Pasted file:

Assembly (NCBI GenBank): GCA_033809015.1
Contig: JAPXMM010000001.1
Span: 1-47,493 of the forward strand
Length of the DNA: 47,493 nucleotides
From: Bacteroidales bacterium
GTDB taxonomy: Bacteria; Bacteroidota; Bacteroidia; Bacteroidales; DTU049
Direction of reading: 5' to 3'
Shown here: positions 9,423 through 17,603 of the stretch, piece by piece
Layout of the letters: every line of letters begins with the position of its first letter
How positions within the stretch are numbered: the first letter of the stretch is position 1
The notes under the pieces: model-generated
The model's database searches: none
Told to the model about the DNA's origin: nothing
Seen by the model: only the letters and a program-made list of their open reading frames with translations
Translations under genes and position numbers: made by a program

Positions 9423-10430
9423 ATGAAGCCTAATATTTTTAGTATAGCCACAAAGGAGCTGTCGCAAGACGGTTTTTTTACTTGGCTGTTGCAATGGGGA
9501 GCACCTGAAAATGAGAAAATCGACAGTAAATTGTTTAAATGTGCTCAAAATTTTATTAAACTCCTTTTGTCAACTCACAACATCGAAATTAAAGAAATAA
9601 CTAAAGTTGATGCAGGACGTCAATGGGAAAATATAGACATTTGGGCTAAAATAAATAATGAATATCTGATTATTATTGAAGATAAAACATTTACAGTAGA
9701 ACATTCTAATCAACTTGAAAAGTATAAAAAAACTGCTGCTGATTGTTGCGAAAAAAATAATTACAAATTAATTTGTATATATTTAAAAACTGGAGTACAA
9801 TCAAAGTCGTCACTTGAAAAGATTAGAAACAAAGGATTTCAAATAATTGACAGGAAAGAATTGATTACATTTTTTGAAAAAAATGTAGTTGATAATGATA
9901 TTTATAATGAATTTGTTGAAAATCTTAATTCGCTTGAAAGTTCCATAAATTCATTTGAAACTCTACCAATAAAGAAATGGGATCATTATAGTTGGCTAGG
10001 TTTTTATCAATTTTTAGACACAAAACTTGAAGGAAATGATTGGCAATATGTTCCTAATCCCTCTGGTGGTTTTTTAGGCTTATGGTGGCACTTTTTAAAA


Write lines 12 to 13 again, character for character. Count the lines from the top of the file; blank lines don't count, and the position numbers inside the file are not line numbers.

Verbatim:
The model's database searches: none
Told to the model about the DNA's origin: nothing